Since 1977, visitors to Boston Children’s Museum have been greeted, as they approach the Museum, by a 40-foot tall building in the shape of a milk bottle. This may seem like an unusual choice for the front of the Museum, but it was not placed there as a statement on the importance of dairy in one’s diet, nor is it a marketing tool for Hood. There is a story behind this structure, and it is one filled with twists, turns and intrigue. The Milk Bottle’s journey has been an interesting one, and in the nearly four decades since its trip to Boston, it has become a beloved icon of the Museum and our mission.
The Milk Bottle was born in 1933 in Taunton, Massachusetts, the brainchild of Arthur Gagner who created it as roadside attraction in which he could sell his homemade ice cream. Constructed on the banks of the Three Mile River in Taunton, the Milk Bottle beckoned to local families with its impressive size (the structure is 40 feet tall, 18 feet wide, weighs 15,000 pounds, and would hold 58,620 gallons of milk, if it were a real milk bottle) and with its promise of fresh ingredients. By 1943 the Bottle had been sold to the Sankey family, with the ice cream peddled from within later purchased from the H.P. Hood and Sons, Inc. dairy. By 1967, the Bottle was abandoned, a lonely and solitary figure on Winthrop Street. In 1974, the Bottle was the subject of a Polaroid photograph entitled “Sankey’s Ice Cream, Taunton, Massachusetts” by Walker Evans, a well-known photographer of artifacts of the Great Depression.
The Bottle stood vacant for eight years until it was purchased, on a whim by (no lie), the Rough and Ready Underwear Company for $2,500. John Sloan, Director of Urban Design at the Boston Redevelopment Authority received a call from the CEO of Rough and Ready asking if he could think of a place in the city that might benefit from the addition of this building. After seeing the Milk Bottle in Taunton, John was convinced it would be a great addition to City Hall Plaza, in the heart of Boston.
As discussions for moving the Sankey Milk Bottle (as it was called at the time) to City Hall Plaza began, a colleague of Sloan’s at the BRA offered to speak with a friend at HP Hood, at the time a large regional dairy in Massachusetts, to see if the company had any interest in helping to repair the Bottle and bring it back to life. With a quote of $25,000 to repair it, Hood agreed to cover that cost if the Bottle could be renamed The Hood Milk Bottle. All was going smoothly, and as you know we can all enjoy ice cream in the summer and hot chocolate in the winter from the Hood Milk Bottle on City Hall Plaza still today…
…or maybe not. The Milk Bottle’s relocation would not prove to be that simple. Word had leaked out about the plans for the Bottle’s relocation to Boston, and Katharine D. Kane, Deputy Mayor of the City of Boston under Mayor Kevin White, received a call of disapproval from City Hall Plaza’s architect about the Bottle’s impending move to the Plaza. The BRA was informed that, as a result, the Mayor could not support the plan. Sloan decided to search for a new site, and after another failed attempt, it was suggested that he contact Boston Children’s Museum, which was planning a move from Jamaica Plain to an old wool warehouse on the waterfront in South Boston. Sloan called Michael Spock, Director of the Museum at the time, and made his pitch to place the Bottle in front of the new Museum. Michael Spock, ever the visionary, immediately saw the appeal. He asked if he could show the BRA’s scale model version of the Bottle to the Museum’s board of Trustees, and before you knew it, the Milk Bottle finally had a new home.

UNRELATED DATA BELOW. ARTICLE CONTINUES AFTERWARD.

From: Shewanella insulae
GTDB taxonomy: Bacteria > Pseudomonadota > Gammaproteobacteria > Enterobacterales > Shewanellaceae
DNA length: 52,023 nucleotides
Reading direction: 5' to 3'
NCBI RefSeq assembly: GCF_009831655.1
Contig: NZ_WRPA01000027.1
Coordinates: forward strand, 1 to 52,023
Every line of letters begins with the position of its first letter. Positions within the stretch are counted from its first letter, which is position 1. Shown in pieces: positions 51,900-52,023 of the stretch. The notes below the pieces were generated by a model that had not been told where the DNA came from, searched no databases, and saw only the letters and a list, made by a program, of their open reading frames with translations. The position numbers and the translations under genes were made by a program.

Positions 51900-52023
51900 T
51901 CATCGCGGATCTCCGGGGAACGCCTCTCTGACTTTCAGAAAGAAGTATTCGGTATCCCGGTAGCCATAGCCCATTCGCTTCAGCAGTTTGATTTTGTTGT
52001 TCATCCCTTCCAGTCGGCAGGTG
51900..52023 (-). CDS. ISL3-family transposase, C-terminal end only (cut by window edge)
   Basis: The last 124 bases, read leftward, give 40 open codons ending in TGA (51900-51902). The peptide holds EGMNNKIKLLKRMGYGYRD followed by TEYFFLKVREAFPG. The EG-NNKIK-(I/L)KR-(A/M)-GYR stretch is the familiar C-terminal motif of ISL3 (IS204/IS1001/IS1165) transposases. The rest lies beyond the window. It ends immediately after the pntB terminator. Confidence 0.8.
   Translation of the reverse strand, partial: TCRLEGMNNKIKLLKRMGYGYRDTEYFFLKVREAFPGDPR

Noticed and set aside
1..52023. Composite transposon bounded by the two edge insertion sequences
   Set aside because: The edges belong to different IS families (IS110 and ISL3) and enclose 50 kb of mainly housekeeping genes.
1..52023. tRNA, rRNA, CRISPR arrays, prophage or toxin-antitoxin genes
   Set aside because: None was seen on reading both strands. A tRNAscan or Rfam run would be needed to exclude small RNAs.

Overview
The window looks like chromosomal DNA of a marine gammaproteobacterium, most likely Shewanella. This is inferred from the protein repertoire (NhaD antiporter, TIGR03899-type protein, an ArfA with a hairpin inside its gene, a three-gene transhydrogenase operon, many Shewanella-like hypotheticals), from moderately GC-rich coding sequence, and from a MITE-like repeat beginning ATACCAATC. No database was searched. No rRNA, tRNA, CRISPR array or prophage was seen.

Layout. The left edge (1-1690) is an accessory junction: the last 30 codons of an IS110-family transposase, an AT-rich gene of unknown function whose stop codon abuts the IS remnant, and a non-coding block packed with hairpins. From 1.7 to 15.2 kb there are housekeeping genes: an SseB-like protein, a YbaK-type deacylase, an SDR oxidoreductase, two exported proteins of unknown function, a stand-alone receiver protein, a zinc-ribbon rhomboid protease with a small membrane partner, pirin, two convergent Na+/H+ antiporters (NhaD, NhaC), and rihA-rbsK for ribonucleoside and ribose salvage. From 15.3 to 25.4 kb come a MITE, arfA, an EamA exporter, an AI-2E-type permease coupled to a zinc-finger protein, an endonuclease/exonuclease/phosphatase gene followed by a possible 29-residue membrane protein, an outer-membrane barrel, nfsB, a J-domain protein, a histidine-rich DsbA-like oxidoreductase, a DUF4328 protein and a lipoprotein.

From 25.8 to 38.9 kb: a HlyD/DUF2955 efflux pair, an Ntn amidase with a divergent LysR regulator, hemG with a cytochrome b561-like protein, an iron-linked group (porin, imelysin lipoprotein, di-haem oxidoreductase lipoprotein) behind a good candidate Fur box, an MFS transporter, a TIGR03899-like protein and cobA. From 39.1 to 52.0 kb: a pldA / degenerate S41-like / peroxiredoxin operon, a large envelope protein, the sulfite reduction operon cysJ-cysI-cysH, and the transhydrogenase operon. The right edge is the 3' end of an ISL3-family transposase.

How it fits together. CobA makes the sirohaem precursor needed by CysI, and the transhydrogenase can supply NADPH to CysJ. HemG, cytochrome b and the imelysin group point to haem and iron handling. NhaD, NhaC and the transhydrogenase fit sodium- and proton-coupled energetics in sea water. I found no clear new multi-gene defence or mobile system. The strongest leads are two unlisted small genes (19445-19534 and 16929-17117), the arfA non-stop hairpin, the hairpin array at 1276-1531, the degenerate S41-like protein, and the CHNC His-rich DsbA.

The Hood Milk Bottle was delivered to the Museum on April 20th, 1977 from Quincy (where the repairs were made) on a barge with two fire boats steaming alongside, on a voyage the Hood Company dubbed the “Great Bottle Sail.” The Bottle has undergone extensive renovations, including in fall of 2006, when the Bottle was “uncapped” (its original top half was sliced off and preserved) so that its base could be moved slightly and rebuilt on the new Children’s Museum Plaza. The Bottle was “recapped” in November 2006 and officially re-dedicated by Boston Mayor Thomas Menino on April 20, 2007, thirty years to the day after it moved to Children’s Wharf. The Hood Milk Bottle still serves as an ice cream stand and snack bar in front of Boston Children’s Museum today. Come visit the Milk Bottle any time, take a picture next to it, and show your friends how smart you are by telling them the story of this very fascinating structure.
For a more detailed (and entertaining) telling of the story of how the Hood Milk Bottle came to rest in front of Boston Children’s Museum, you can watch this video from the Boston Stories Project, which includes a wealth of videos, photographs and narratives about the history of Boston Children’s Museum.
The Boston Children’s Museum was in Jamaica Plain in 1977. I worked there before and after the move to Museum Wharf.